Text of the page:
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Disney: When You Wish Upon a Startup


Its media-oriented VC fund, Steamboat Ventures, is quietly nurturing entrepreneurs

Walt Disney Co. (DIS) can fire up one of Hollywood's best-oiled marketing machines to promote Hannah Montana or High School Musical. But when it comes to one of its latest profit centers, Steamboat Ventures, the media giant dials down the publicity. Located in a nondescript building two miles from Disney's Burbank headquarters, the $575million venture capital firm has quietly nurtured 25 startups in an aggressive effort to seed new ideas.

Taking cues from technology companies like Intel (INTC) and Qualcomm, Disney launched its own in-house VC fund in 2000 to find emerging entrepreneurs and products in media. It wasn't good timing. All around, dot-coms were imploding. The idea, though, was sound, and now other industry players are following Disney. Last year, NBC Universal started a similar vehicle, hiking its size from $250 million to $1 billion in April. "Media has become a hot area," says Paul Kedrosky, a senior fellow at think tank Kauffman Foundation. "Disney just got there first."

Named after Steamboat Willie, the 1928 Mickey Mouse cartoon, Steamboat operates like a traditional VC fund. John Ball, who used to head up Disney's corporate development group, and his team scour conferences and work the phones, looking for media startups in the U.S. and China with promising products, technologies, or services into which they can plow $2 million to $15million. Once they decide to invest, a team member will often join the company's board or make hiring suggestions. After buying a piece of Move Networks last year, Steamboat pushed the streaming video firm to get a new chief financial officer, which it did.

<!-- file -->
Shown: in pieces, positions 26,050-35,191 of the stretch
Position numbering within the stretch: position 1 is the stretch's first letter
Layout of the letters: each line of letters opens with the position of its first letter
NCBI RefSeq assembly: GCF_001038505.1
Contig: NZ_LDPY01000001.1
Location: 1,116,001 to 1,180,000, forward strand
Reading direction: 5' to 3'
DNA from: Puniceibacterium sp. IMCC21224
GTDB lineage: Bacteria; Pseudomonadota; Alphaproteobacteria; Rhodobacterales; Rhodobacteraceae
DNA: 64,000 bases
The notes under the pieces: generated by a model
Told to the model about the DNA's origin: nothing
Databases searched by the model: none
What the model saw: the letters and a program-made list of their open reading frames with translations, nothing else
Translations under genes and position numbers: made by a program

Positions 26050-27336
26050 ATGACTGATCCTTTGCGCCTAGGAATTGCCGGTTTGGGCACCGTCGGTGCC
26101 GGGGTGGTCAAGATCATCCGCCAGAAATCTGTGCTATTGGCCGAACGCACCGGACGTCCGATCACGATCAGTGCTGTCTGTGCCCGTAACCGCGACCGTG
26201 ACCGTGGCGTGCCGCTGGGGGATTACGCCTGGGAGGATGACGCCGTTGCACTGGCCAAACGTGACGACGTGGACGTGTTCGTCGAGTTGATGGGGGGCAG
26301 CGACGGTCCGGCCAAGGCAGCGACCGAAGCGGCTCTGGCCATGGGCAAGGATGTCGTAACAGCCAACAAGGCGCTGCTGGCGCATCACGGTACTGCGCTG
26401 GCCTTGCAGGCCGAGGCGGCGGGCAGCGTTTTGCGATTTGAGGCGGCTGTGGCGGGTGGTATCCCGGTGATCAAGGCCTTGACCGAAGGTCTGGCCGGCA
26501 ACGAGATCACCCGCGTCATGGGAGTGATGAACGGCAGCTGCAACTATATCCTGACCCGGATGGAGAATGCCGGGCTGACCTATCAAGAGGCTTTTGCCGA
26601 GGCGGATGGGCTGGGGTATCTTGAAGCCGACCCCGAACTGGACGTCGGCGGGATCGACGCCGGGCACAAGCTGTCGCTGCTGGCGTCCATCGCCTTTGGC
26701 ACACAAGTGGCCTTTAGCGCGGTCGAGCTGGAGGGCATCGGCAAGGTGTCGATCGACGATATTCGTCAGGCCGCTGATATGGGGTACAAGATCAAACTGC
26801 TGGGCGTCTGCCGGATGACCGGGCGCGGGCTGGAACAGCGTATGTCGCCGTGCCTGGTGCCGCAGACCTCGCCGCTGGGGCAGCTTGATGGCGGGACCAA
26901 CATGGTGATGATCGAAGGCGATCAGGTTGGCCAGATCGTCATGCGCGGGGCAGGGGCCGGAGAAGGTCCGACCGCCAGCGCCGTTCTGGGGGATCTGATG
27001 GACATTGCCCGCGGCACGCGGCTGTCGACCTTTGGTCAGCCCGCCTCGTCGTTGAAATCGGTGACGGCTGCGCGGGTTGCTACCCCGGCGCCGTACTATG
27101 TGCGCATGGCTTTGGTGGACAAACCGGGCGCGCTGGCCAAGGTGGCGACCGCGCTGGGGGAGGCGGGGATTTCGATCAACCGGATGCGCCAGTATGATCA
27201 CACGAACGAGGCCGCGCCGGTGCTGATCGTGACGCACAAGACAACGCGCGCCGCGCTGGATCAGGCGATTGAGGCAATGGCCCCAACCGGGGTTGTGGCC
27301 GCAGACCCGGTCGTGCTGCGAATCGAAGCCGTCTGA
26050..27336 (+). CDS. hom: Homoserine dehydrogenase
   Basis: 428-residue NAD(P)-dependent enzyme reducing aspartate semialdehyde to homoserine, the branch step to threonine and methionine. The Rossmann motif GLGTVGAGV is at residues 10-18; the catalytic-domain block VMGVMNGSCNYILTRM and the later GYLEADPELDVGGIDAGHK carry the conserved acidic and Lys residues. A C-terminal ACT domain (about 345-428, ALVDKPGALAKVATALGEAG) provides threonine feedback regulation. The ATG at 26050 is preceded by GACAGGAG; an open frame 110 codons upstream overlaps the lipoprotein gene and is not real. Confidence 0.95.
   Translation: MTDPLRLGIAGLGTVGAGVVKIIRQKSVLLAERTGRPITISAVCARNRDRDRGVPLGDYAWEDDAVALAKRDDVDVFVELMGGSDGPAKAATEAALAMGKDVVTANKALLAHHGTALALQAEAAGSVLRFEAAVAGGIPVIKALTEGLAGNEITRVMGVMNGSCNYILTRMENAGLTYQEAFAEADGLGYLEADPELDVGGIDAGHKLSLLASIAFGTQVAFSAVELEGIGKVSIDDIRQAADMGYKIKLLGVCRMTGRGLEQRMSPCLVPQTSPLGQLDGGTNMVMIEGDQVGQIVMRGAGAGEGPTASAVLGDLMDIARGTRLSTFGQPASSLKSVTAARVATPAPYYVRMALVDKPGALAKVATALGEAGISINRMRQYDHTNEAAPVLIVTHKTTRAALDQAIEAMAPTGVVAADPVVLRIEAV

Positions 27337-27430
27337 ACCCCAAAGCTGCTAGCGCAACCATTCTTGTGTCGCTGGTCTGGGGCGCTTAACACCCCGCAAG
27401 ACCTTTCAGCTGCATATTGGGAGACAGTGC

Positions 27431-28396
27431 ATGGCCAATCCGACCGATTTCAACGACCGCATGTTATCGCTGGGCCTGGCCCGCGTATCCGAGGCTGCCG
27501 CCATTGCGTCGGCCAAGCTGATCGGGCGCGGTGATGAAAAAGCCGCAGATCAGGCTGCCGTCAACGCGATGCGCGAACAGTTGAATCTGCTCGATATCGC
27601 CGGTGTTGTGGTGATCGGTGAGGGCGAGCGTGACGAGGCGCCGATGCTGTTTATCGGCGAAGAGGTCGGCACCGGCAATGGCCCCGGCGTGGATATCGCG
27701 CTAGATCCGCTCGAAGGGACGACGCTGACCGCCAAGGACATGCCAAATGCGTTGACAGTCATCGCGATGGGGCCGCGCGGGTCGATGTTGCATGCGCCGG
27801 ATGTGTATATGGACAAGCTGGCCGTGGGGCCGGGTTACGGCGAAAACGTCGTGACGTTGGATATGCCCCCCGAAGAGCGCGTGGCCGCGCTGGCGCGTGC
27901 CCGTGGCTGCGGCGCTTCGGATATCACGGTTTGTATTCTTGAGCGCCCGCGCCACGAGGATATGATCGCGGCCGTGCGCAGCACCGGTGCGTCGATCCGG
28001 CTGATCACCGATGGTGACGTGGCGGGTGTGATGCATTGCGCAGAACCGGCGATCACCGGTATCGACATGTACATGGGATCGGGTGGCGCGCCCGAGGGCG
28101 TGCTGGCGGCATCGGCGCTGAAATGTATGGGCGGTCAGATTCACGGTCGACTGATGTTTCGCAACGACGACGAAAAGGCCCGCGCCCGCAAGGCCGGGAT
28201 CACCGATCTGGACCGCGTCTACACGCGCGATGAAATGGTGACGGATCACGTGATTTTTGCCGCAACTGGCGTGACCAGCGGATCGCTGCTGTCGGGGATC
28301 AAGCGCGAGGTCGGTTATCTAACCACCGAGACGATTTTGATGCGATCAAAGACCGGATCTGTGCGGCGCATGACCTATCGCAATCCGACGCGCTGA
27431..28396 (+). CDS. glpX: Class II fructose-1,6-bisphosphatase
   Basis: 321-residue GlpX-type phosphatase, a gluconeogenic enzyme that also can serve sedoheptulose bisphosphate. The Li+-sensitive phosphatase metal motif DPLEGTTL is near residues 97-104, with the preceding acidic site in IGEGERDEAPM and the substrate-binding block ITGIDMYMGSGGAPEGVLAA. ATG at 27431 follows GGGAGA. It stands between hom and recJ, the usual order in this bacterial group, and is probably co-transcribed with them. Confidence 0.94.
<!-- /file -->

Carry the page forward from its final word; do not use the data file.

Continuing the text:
By design, Steamboat keeps an arm's-length distance from its parent, maintaining its own legal and public-relations teams. Although Disney executives have oversight through a six-person committee that includes Disney CEO Robert A. Iger and CFO Thomas O. Staggs, they have yet to overrule an investment idea. "We decided that if we were going to get into the VC business, we had to do it in a way that looked, smelled, and behaved like a disciplined venture capitalist," says Ball. Translation: The team members, who get a percentage of the fund's returns, had to be free to swing for the fences without Disney second-guessing them.

"GOOD AT OPENING DOORS"

Of course, being part of Disney has its benefits. Steamboat sometimes taps Disney executives to help scout investment opportunities. It called on folks from the theme parks' retail crew to help vet Pure Digital Technologies, which makes disposable digital cameras. Disney used its hit ABC (DIS) show Ugly Betty to promote the scrapbook site Scrapblog, a Steamboat investment. "They're really good at opening doors for you," says Michael Yavonditte, the former CEO of online ad company Quigo Technologies, another holding.

It hasn't always gone smoothly. The fund lost money on photo restoration service PhotoTLC, which shut down in March. In October the fund cut ties with Industrious Kid after a disagreement over how much merchandise its social-networking site, imbee.com, would sell; the tech firm didn't want to be too commercial.

So far, though, the hits appear to outnumber the misses. Disney says it made $37 million on an estimated $6 million investment in Quigo, which AOL bought in November. Steamboat also made money on a stake in flat-panel display maker Iridigm Display; (QCOM) the entire company was sold to Qualcomm (QCOM) for $188 million. Overall, Steamboat's first $75 million fund is expected to return at least $150 million, according to sources familiar with it. That's a middling return in the VC world but not bad for a fund started in the depths of the last bust. And as it often does with box-office hits, Disney has sequels in the works: It's pouring money into a $200 million U.S. fund and planning another focused on Europe.

Grover is Los Angeles bureau chief for BusinessWeek.

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